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Sometimes an operator does not contain all positive numbers,
but we can easily form another operator
which, element by element,
has the absolute values of the elements of .An example of this arises with estimation
of prediction-error filters where the matrix ,contains raw seismic data.
It is easy enough to replace each seismic data value
by its absolute value.
I'll write this as where it is understood that the absolute values are applied
to each component in the matrix .In reality we would not have the matrix itself,
but we would make a filter of all ones,
and convolve it with the seismic magnitudes;
I'll write this as
.Obviously this absolute-valued data could be smoothed;
it could have a tiny threshold added;
and it could then be inverted and used as a weighting function.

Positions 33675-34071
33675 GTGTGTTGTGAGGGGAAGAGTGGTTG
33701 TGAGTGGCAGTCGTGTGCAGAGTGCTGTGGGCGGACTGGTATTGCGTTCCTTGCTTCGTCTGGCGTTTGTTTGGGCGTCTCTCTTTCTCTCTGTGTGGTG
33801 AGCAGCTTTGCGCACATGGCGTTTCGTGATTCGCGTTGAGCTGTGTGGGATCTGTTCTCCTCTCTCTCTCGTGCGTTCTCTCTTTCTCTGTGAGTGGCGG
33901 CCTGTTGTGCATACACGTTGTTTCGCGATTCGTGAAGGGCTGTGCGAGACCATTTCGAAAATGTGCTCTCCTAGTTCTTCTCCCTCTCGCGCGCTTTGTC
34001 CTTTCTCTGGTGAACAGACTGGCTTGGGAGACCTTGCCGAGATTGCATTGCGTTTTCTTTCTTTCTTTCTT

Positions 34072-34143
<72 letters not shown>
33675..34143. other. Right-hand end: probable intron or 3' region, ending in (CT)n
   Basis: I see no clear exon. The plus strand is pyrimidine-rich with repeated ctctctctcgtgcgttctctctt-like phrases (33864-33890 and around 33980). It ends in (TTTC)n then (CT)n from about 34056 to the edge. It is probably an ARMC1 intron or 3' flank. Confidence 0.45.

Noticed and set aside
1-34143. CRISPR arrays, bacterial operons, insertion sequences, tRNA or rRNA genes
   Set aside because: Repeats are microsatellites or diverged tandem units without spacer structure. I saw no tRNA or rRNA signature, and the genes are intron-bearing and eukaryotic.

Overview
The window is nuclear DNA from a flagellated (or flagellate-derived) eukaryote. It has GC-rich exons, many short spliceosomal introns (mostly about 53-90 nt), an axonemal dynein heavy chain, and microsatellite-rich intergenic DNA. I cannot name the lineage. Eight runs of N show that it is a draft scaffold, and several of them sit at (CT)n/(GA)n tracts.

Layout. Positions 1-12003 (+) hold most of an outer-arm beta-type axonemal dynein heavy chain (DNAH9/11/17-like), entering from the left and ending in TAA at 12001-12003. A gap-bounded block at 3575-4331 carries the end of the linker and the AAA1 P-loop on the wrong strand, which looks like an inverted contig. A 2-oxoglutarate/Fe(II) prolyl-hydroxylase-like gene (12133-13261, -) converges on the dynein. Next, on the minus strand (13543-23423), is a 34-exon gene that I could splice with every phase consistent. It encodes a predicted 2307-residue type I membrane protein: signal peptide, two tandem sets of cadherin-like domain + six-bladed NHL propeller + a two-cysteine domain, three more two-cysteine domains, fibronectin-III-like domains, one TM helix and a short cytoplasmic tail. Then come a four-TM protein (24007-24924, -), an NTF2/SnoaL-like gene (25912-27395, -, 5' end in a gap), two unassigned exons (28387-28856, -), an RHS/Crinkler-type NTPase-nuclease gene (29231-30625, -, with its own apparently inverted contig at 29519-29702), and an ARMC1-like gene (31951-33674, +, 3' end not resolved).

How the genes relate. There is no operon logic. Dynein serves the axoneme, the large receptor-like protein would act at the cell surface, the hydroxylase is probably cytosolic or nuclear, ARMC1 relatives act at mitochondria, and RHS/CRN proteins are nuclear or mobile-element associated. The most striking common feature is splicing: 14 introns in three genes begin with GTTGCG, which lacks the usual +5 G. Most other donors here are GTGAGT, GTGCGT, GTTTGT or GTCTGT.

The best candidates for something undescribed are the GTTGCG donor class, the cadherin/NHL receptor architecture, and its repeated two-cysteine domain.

A use of this weighting function is when we are
estimating a prediction-error filter from noisy data.
We choose a scaling factor for each fitting equation equal to the
inverse to the sum of the absolute values of the elements on the row.
Thus, where there are spikes in the data,
we have scaled each defective fitting equation
by the inverse of the spike (the spike plus other positive values).
Notice that we still have a linear problem.
Since we are not scaling by the inverse residual,
the solution is still easy weighted least squares;
we don't need complicated robust *L*_{1} solvers.

** Next:** ROUGHENERS AND SMOOTHERS
** Up:** Claerbout: Preconditioning and scalingPreconditioning
** Previous:** ROW NORMALIZATION, POSITIVE OPERATORS
Stanford Exploration Project

11/11/1997